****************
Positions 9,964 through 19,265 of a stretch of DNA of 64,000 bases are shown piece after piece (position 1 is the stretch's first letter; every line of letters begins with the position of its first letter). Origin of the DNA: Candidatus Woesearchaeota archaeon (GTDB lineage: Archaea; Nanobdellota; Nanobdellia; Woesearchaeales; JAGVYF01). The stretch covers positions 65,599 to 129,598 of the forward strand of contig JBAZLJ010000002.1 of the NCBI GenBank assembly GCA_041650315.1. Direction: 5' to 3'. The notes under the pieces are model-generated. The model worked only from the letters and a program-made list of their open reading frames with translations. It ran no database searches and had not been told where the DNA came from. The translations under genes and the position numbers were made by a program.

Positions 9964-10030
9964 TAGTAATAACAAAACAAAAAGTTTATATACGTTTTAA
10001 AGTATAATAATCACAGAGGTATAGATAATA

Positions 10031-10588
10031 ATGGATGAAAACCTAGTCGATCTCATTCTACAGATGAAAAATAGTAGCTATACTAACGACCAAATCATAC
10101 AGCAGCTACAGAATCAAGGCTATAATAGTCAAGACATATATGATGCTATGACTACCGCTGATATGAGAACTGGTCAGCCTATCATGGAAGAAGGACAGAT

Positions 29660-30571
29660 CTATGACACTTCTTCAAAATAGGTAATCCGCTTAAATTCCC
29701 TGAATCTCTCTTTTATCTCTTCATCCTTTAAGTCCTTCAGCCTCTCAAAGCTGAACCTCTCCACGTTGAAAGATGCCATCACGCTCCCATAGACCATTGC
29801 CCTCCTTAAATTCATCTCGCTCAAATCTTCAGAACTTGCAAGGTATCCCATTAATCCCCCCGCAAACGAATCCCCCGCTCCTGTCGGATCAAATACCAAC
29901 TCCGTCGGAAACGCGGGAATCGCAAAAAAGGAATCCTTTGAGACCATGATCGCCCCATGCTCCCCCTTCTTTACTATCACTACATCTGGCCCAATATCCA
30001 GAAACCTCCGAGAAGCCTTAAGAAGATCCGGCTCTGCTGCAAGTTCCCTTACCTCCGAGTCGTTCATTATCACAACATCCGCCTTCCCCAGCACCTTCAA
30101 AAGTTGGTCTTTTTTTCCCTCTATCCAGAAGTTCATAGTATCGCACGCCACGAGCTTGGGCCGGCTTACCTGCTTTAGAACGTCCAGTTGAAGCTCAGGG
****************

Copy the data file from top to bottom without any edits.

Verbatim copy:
Positions 9,964 through 19,265 of a stretch of DNA of 64,000 bases are shown piece after piece (position 1 is the stretch's first letter; every line of letters begins with the position of its first letter). Origin of the DNA: Candidatus Woesearchaeota archaeon (GTDB lineage: Archaea; Nanobdellota; Nanobdellia; Woesearchaeales; JAGVYF01). The stretch covers positions 65,599 to 129,598 of the forward strand of contig JBAZLJ010000002.1 of the NCBI GenBank assembly GCA_041650315.1. Direction: 5' to 3'. The notes under the pieces are model-generated. The model worked only from the letters and a program-made list of their open reading frames with translations. It ran no database searches and had not been told where the DNA came from. The translations under genes and the position numbers were made by a program.

Positions 9964-10030
9964 TAGTAATAACAAAACAAAAAGTTTATATACGTTTTAA
10001 AGTATAATAATCACAGAGGTATAGATAATA

Positions 10031-10588
10031 ATGGATGAAAACCTAGTCGATCTCATTCTACAGATGAAAAATAGTAGCTATACTAACGACCAAATCATAC
10101 AGCAGCTACAGAATCAAGGCTATAATAGTCAAGACATATATGATGCTATGACTACCGCTGATATGAGAACTGGTCAGCCTATCATGGAAGAAGGACAGAT

Positions 29660-30571
29660 CTATGACACTTCTTCAAAATAGGTAATCCGCTTAAATTCCC
29701 TGAATCTCTCTTTTATCTCTTCATCCTTTAAGTCCTTCAGCCTCTCAAAGCTGAACCTCTCCACGTTGAAAGATGCCATCACGCTCCCATAGACCATTGC
29801 CCTCCTTAAATTCATCTCGCTCAAATCTTCAGAACTTGCAAGGTATCCCATTAATCCCCCCGCAAACGAATCCCCCGCTCCTGTCGGATCAAATACCAAC
29901 TCCGTCGGAAACGCGGGAATCGCAAAAAAGGAATCCTTTGAGACCATGATCGCCCCATGCTCCCCCTTCTTTACTATCACTACATCTGGCCCAATATCCA
30001 GAAACCTCCGAGAAGCCTTAAGAAGATCCGGCTCTGCTGCAAGTTCCCTTACCTCCGAGTCGTTCATTATCACAACATCCGCCTTCCCCAGCACCTTCAA
30101 AAGTTGGTCTTTTTTTCCCTCTATCCAGAAGTTCATAGTATCGCACGCCACGAGCTTGGGCCGGCTTACCTGCTTTAGAACGTCCAGTTGAAGCTCAGGG